As of September 2019, the “surcharge” program by Texas DPS no longer exists. While that may sound good, it has been replaced by a “superfine” system for DWI convictions. Put another way, the “surcharge” for DWI convictions still exists, while the “points” system for things like traffic tickets is history. Let’s take a quick look at what is new, and what is not (at least in terms of DWI).
Surcharge v. Superfine
Old System – Surcharge
The surcharge system issued a fine based on either “points” or convictions. Regardless, putting “points” on a person’s license only happens after a conviction. The old system said that a “conviction” is a “final conviction” regardless of whether the conviction resulted in jail time or probation. In terms of the surcharge for a DWI conviction, the old system said this:
- Each year the department shall assess a surcharge on the license of each person who, during the preceding 36-month period, has been finally convicted of [a DWI offense]
- The amount of the surcharge . . . is $1,000 per year, except the surcharge is:
- $1,500 per year for a second or subsequent conviction within 36 months; and
- $2,000 for a first or subsequent conviction if it is shown [that the persons BAC] was .16 or more at the time of analysis.
- A surcharge under this section for the same conviction may not be assessed in more than three years.
New System – Superfine
Unlike the old statute, the new superfine system does not clarify what “finally convicted” means. Most attorneys agree that a “final conviction” means only jail time, but courts issue the superfine even when placing a person on probation. The superfine system also allows the court to waive the superfine for indigent persons (and explains what documentation that can be used as proof).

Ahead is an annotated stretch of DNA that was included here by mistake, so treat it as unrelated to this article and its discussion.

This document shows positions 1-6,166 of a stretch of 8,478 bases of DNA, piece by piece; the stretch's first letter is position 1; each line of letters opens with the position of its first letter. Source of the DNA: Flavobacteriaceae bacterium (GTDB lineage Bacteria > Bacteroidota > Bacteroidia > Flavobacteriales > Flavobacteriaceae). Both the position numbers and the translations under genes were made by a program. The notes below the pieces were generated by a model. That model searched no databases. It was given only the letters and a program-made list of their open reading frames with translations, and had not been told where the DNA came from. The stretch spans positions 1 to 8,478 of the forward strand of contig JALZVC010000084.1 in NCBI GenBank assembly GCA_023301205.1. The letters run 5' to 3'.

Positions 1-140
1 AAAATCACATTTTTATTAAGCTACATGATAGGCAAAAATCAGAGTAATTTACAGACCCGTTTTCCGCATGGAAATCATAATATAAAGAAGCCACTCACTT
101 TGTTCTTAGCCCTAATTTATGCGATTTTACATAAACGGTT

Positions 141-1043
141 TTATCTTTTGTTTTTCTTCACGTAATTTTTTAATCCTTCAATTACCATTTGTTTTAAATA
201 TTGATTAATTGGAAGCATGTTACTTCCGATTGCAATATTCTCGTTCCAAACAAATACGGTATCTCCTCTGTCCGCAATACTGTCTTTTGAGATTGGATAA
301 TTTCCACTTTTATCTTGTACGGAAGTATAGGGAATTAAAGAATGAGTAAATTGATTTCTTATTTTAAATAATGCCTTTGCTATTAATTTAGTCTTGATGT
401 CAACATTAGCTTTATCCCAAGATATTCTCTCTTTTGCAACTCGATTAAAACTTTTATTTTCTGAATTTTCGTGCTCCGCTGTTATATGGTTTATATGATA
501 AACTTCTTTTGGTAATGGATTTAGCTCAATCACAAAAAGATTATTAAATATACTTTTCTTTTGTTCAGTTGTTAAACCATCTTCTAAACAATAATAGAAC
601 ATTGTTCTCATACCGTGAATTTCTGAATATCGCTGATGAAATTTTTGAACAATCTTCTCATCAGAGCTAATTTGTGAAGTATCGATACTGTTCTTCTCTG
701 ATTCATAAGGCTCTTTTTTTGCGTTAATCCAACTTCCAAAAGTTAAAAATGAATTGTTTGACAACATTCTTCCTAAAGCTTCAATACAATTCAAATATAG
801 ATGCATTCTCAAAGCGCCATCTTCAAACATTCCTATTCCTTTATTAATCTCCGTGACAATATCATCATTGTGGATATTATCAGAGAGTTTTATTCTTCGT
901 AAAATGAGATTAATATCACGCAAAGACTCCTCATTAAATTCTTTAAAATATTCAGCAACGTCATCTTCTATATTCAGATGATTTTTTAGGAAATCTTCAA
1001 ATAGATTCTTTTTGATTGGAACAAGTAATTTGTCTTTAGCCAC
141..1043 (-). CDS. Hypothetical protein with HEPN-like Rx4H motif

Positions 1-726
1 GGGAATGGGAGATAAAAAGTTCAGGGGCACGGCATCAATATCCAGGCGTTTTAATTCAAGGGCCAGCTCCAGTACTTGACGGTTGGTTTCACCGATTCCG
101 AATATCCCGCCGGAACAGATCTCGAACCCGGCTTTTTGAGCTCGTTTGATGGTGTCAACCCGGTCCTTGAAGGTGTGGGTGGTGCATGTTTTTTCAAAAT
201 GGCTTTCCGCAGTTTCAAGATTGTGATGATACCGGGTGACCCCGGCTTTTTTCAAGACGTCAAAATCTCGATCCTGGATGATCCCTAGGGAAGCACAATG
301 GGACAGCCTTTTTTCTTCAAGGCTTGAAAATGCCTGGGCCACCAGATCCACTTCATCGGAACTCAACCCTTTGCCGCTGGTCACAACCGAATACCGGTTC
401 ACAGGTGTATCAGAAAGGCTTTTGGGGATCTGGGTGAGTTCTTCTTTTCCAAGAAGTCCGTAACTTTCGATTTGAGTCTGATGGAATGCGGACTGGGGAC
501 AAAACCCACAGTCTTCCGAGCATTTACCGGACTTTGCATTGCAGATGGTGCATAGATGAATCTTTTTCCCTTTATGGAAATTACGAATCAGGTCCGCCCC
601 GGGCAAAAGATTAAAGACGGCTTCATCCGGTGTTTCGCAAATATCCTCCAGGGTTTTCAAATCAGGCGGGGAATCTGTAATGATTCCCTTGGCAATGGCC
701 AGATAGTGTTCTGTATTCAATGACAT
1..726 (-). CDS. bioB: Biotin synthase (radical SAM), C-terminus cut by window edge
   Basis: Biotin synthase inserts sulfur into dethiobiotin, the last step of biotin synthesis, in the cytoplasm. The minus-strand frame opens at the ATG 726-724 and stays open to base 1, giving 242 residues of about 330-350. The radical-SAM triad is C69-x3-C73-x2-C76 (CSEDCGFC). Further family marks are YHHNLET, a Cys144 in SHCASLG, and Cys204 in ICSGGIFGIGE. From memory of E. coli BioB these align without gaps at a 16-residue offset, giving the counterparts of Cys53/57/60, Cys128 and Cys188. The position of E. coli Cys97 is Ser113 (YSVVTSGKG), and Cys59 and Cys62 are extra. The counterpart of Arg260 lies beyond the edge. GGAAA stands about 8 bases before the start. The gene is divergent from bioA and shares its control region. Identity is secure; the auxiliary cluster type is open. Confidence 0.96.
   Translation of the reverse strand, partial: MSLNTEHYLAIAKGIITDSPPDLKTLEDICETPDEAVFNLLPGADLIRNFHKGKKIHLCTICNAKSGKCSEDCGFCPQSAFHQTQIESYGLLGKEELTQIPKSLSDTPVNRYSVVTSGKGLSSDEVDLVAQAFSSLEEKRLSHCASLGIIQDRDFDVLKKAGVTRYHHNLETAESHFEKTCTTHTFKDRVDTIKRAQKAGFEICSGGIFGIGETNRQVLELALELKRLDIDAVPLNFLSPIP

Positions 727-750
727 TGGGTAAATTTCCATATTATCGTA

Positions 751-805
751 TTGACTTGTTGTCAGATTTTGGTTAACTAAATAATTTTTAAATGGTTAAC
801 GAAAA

The DWI “superfine” is as follows:
- $3,000 for the first conviction within a 36-month period;
- $4,500 for a second or subsequent conviction within a 36-month period; and
- $6,000 for a first or subsequent if it is shown on the trial of the offense that an analysis of a specimen of the person’s blood, breath, or urine showed an alcohol concentration level of .15 or more at the time of analysis.
Doing the math, the superfine is EXACTLY THE SAME as the old surcharge, just worded differently (and lowering the larger fine to .15 instead of .16 BAC).
Fighting back against Surcharges
Back when the surcharge program still existed, Mimi fought tooth-and-nail against the system as being unconstitutional. She even went so far as to sue Texas DPS in Federal court claiming the surcharge system was a violation of double jeopardy and constituted cruel and unusual punishment. Unfortunately, the Federal Court threw the case out. However, this did not stop Mimi from continuing to fight. Mimi even spoke in front of the Texas Legislature, asking them to repeal the surcharge system.